Entrepreneurs these days are bombarded with e-mails and information from the moment they grab their smartphones in the morning until they click their laptops closed before bed. Social networks and the chattering media provide a constant background hum of possible risks, opportunities, competitors, and irrelevancies. Sometimes it's just plain over-stimulating.

Some of us are naturally awesome at rising above the mess or disciplining it with routines and organization. Others feel like they're being driven slowly insane. If you fall in the latter group, and you're a business owner, you can't cut yourself off from messy reality—your business requires you to stay plugged in. So what can you do? Train your brain to deal with it, Margaret Moore, the founder and co-director of the Institute of Coaching at McLean Hospital, recently told Big Think. In the article, Moore explains why contemporary life can be so taxing to our brains:

It's about self-regulation, a skill that is developed by the pre-frontal cortex–the seat of executive function in the brain. The left pre-frontal cortex regulates your attention: it evaluates, judges, makes decisions. Modern life, with its barrage of incoming e-mails and phone calls and texts, taxes the pre-frontal cortex, inhibiting the brain's ability to focus. Those who have naturally strong self-regulation can handle the overload—and those who don't are left feeling guilty and out of control.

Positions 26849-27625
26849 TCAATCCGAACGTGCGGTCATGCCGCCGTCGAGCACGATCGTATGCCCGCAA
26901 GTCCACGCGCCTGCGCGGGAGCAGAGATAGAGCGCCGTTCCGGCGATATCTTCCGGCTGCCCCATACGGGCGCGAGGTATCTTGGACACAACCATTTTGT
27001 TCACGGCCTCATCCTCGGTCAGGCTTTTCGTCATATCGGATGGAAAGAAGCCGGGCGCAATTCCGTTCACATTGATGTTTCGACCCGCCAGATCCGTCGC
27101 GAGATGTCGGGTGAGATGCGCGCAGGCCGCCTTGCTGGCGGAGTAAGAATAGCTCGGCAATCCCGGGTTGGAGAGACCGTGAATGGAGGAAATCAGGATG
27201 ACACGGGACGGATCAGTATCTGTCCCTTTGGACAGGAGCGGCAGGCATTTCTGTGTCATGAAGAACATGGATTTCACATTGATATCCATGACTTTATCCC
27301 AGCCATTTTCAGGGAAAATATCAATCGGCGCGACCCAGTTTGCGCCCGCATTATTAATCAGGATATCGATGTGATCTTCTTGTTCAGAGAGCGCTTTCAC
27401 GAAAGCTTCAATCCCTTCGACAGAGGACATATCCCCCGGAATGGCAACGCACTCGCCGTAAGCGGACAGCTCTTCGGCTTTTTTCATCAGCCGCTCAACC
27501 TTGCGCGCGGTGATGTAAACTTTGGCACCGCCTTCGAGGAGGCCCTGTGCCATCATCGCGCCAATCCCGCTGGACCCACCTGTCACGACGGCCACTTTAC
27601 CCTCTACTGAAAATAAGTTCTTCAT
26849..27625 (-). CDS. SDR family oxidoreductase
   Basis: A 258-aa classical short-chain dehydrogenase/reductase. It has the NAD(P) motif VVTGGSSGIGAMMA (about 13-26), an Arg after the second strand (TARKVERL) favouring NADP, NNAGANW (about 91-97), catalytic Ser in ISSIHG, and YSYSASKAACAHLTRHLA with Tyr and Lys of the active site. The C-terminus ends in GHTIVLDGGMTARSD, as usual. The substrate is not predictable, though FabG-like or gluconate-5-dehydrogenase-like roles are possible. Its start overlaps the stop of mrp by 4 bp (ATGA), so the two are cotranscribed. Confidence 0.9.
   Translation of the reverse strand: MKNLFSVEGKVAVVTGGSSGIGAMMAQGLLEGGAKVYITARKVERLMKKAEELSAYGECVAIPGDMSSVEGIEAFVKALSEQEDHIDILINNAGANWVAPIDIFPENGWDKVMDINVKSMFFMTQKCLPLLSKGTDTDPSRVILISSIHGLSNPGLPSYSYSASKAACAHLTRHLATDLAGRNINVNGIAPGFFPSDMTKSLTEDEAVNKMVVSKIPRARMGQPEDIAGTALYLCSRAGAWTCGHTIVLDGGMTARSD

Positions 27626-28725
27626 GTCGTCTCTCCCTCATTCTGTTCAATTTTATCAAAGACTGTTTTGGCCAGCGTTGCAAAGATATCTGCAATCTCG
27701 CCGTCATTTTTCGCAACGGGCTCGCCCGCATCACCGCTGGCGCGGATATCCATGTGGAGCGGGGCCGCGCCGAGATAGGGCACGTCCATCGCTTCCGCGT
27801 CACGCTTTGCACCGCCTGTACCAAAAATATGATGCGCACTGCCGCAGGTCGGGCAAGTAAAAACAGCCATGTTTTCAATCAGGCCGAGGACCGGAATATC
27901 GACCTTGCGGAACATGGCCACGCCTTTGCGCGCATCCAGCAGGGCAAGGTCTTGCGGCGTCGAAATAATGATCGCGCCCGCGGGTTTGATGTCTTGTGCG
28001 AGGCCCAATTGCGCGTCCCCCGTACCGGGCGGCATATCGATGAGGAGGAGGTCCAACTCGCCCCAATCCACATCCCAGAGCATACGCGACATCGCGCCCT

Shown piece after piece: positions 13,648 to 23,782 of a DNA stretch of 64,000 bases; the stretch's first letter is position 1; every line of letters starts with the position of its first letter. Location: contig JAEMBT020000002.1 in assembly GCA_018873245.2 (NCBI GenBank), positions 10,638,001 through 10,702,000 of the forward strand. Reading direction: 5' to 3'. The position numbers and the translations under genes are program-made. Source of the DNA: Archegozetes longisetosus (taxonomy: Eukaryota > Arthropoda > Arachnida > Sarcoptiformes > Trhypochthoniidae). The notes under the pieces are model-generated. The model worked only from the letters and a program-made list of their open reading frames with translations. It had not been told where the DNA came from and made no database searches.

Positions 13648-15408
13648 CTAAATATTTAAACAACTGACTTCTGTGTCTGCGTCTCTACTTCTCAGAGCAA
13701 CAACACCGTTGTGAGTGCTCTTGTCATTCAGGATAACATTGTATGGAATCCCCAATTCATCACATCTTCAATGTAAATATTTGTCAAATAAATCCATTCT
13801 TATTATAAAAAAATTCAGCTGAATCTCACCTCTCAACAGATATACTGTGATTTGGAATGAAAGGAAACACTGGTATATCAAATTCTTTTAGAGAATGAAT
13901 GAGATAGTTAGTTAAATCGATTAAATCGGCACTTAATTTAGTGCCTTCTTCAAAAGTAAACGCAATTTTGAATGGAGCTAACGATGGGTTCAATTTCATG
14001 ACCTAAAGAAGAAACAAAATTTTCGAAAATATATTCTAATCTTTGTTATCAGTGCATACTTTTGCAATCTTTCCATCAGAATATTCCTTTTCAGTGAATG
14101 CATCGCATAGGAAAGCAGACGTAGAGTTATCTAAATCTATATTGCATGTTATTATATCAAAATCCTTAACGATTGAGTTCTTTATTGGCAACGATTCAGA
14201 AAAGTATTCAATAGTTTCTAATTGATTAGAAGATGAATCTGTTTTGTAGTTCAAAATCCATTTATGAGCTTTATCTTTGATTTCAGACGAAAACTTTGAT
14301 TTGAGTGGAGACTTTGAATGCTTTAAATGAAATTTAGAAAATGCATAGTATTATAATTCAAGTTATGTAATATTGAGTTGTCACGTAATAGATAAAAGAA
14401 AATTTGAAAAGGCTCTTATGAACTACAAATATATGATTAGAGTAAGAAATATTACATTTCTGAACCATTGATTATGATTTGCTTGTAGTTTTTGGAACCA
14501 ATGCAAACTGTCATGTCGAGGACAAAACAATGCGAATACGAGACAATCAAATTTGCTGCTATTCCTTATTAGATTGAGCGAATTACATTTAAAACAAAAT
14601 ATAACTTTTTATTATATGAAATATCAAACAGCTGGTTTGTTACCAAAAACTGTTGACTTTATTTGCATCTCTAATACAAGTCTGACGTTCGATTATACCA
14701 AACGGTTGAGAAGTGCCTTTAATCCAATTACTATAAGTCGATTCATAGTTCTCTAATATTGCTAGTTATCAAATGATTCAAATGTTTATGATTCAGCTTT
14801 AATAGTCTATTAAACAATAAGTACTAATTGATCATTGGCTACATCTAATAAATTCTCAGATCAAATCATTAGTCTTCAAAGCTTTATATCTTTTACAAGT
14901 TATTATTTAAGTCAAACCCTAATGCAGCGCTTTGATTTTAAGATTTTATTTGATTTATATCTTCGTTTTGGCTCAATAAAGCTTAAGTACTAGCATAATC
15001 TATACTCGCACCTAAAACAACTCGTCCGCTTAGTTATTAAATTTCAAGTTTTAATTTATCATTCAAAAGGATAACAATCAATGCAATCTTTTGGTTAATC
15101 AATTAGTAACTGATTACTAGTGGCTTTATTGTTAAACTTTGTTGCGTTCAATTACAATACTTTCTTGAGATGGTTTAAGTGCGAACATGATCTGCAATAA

If you're the type of person who feels constantly stressed out by the chaotic life of the modern entrepreneur, it is possible to train your brain to cope better, according to Moore. What does she suggest?

  • Remember that the way your brain functions has advantages. Those with low executive function have "better access to their emotions. That's generalizing a lot, but those folks… are very good at living the moment, very good at connecting, they've got great emotional intelligence, they can pick up other people's emotions—but they can't find their keys," says Moore. You may be struggling with information overload but remind yourself that weakness in one area comes with a positive flipside to reject feelings of guilt or inadequacy.
  • Acknowledge your negative emotions. "When you have negative emotions, they have a message to give you—and they're very good at getting it through," says Moore. "Stress is the trigger for learning and growth. Stress is what makes us accomplish things. It's not that it's bad. It's part of life…. but it doesn't help when it's time to sit down and work on something for 30 minutes. Naming the emotion, giving it a language, in an empathetic caring way—just a little self-empathy instead of 'I'm an idiot for feeling like this'—that in itself can shift it."
  • Take control of your internal script. It is possible to learn to react differently to stress, according to Moore, who suggests "using your brain's most precious resource, which is your attention." How do you do this? "By talking to your irrational emotions. Then practice changing the negative self-talk." Big Think concludes: "If you learn how your brain works and work with it, you can start to exercise more cognitive control over your own functioning."

Moore's prescription for chaos-proofing your brain, which is well worth a read in full, has a lot in common with speaking coach Olivia Mitchell's ideas for handling public speaking stress. Both boil down to calmly listening to your emotions, thinking about them and consciously shifting your interior monologue. It might not be as easy to do as it is to explain, but both experts insist it is possible.

Do you have any other strategies for helping you brain cope with the chaos of modern life?